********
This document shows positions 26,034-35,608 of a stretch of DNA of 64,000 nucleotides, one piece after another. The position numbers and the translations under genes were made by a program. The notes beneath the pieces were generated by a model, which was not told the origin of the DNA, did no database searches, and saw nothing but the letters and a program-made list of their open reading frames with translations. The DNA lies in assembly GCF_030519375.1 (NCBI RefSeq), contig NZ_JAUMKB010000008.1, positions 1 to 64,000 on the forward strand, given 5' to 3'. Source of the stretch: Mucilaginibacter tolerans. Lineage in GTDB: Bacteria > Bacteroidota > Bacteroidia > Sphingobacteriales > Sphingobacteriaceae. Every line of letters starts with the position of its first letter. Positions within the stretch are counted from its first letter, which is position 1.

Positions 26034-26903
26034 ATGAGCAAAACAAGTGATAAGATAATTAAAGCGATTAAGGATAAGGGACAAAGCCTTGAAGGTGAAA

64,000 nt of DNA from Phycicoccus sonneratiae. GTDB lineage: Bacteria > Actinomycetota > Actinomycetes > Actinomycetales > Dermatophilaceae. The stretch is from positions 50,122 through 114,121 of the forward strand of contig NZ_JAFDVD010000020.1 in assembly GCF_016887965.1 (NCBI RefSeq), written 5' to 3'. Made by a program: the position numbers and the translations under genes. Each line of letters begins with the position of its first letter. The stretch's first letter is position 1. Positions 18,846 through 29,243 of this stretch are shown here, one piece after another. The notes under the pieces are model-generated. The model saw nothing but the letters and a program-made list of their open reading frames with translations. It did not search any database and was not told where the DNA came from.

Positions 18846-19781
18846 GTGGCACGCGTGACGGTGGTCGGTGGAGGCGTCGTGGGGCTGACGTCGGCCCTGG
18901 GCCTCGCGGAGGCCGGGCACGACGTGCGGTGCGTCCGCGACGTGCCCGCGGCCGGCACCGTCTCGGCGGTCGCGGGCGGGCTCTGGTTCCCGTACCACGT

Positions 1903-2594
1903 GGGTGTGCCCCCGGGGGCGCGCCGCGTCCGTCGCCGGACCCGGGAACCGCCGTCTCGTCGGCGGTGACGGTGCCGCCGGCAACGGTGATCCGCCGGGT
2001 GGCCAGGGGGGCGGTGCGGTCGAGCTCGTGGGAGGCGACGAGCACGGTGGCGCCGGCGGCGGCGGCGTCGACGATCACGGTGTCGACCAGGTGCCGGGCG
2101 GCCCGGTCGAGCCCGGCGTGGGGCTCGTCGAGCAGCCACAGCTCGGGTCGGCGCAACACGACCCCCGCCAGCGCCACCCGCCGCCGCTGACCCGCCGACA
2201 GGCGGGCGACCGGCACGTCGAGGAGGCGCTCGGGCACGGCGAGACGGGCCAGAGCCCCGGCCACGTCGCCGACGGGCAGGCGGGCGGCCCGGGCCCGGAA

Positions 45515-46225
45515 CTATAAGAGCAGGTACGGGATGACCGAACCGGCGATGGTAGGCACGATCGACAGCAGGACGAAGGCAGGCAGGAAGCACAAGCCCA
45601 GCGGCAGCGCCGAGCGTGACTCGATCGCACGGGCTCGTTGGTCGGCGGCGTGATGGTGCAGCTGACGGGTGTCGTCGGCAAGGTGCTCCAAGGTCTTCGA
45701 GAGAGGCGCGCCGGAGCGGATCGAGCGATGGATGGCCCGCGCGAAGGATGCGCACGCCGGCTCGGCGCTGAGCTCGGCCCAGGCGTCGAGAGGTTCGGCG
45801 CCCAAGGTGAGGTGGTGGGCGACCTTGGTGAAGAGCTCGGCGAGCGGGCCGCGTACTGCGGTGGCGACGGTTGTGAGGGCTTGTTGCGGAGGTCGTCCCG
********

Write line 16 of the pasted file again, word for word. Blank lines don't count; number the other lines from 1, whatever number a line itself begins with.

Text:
45701 GAGAGGCGCGCCGGAGCGGATCGAGCGATGGATGGCCCGCGCGAAGGATGCGCACGCCGGCTCGGCGCTGAGCTCGGCCCAGGCGTCGAGAGGTTCGGCG